The Whale Inside
- BuyBíos: Biopolitics and Philosophy by Roberto Esposito, translated by Timothy Campbell
Minnesota, 230 pp, £14.00, April 2008, ISBN 978 0 8166 4990 7
No man is an island; unless, Donne might have added, he becomes a whale: ‘Every man is a piece of the continent, a part of the main. If a clod be washed away by the sea, Europe is the less, as well as if a promontory were.’ But even if the whole feels the loss of a part, the part may not feel the loss of the whole. It is what happens to the clod or the promontory that counts, and in his earlier poem about metempsychosis, ‘The Progress of the Soul’, Donne describes the soul entering a whale so vast that it is as if ‘seas from Afric’s body had severed/And torn the hopeful promontory’s head’ (the Cape of Good Hope), allowing it to swim off into the southern ocean. The whale is not just a floating island: he is an entire world for the swallowed dolphins that swim inside his belly ‘without fear,/ And feel no sides, as if his vast womb were/ Some inland sea’.
Likened to a great officer receiving supplicants in court, Donne’s whale is a ‘tyrant’ who falls victim to the plots of little fishes, and finally a ‘slain king’ whose death goes unrevenged. In these respects he could be a precursor of Hobbes’s Leviathan – that other ‘confusion of a man and a whale’, as John Bramhall (one of Hobbes’s early critics) described it – and Hobbes, who knew Donne, may have had the poet’s image in mind. Bramhall almost certainly did, taking Donne’s account of the conspiracy of the swordfish and the thresher fish against the whale as the model for his own assault on Leviathan.
For the modern reader, the most striking passage in Donne’s poem is probably not this bizarre piece of whale-lore (the swordfish and thresher attack simultaneously, one piercing the whale from below, the other beating him down from above), but the extraordinary picture of individual freedom within the state offered by the description of dolphins sporting within the body of the whale, oblivious of their own confinement. For Hobbes, liberty was the potential for unimpeded motion, and his examples of its absence were creatures ‘imprisoned, or restrained, with walls, or chains’, and water ‘kept in by banks, or vessels’. To ‘feel no sides’ is the epitome of freedom as he defines it.
But there is obviously a difference between the freedom the whale enjoys in the ocean and that of the dolphins in their inland sea. Apart from anything else, inside the whale there are, as Orwell pointed out, ‘yards of blubber between yourself and reality’, with the result that you are quite unaffected by events outside and probably unaware of even the whale’s own movements. The whale and the dolphins may be swimming in different directions without even knowing it. What is the meaning of freedom if you are carried along in one direction while swimming as fast as you can in the other?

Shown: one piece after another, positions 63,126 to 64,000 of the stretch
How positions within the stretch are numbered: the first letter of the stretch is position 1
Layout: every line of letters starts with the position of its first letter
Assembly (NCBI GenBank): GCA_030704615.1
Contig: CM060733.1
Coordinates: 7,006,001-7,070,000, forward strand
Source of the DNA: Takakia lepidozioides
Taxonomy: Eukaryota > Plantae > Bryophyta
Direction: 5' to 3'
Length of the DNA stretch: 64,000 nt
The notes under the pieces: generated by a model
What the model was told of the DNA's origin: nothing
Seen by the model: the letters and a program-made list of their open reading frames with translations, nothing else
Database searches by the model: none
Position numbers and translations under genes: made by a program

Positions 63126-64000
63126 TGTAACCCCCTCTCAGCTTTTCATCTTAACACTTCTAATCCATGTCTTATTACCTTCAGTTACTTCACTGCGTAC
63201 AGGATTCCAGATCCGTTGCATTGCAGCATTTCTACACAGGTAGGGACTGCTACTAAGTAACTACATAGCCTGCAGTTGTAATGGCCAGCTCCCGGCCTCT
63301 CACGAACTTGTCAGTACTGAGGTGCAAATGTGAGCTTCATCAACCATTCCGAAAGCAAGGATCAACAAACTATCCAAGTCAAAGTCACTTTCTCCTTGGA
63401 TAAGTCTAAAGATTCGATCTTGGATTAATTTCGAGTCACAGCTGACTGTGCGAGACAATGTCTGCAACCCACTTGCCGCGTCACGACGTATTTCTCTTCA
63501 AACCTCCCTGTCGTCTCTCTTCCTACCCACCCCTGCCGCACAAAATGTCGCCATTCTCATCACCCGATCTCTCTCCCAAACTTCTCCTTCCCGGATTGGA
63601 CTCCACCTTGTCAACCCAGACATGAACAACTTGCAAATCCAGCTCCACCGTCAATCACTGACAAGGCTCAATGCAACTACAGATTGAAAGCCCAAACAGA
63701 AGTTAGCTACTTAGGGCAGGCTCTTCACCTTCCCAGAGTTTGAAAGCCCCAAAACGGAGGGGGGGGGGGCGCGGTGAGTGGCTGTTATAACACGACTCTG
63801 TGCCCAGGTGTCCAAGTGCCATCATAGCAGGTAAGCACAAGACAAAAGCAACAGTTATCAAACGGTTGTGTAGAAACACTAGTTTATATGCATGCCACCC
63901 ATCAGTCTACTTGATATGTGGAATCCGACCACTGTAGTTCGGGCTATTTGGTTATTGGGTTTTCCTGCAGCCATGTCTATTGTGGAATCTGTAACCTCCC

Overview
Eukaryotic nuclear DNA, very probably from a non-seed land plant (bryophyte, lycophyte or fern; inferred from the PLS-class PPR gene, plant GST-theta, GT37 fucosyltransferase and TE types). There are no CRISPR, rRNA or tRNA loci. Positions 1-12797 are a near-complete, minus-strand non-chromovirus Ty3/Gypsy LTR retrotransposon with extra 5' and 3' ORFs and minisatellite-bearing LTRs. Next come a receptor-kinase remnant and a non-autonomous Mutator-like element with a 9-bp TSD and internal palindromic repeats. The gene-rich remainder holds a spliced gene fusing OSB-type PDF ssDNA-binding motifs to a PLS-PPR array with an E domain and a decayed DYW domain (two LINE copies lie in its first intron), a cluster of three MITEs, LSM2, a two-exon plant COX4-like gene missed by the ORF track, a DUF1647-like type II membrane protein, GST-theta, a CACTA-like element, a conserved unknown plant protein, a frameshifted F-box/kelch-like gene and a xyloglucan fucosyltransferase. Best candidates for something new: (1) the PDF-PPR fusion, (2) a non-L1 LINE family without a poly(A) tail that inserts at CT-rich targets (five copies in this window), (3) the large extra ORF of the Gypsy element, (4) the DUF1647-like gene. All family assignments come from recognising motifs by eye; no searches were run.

Hobbes’s answer was that those within the Leviathan had, through their covenant with one another, made themselves the authors of the actions of the state. It might appear from this that the liberty of subjects is co-extensive with that of the state. But Hobbes argued that you couldn’t measure the freedom of the subject by the freedom of the state; just because a commonwealth was free ‘to resist or invade other people’, it did not follow that individuals within the commonwealth had equal liberty: ‘There is written on the Turrets of the city of Lucca in great characters at this day, the word libertas; yet no man can thence inferre, that a particular man has more Libertie, or Immunitie from the service of the Commonwealth there, than in Constantinople.’
The claim went to the heart of the republican theory of liberty, and James Harrington quickly picked up on it: ‘To say that a Lucchese hath no more liberty or immunity from the laws of Lucca than a Turk hath from those of Constantinople, and to say that a Lucchese hath no more liberty or immunity by the laws of Lucca than a Turk hath by those of Constantinople, are pretty different speeches.’ Immunity from the law is found in whatever areas of life fall outside the law’s jurisdiction or enforcement, a space that will inevitably exist whatever the government. Immunity by the law means that the law itself creates the freedom that the citizen enjoys. And in this respect, Harrington claimed, there was a decisive difference between Lucca and Constantinople: ‘The greatest Bashaw is a tenant, as well of his head as of his estate … the meanest Lucchese … is a freeholder of both … not to be controlled but by the law, and that framed by every private man to no other end … than to protect the liberty of every private man.’
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[*] Oxford, 232 pp., £18.99, February 2008, 978 0 19 953229 2.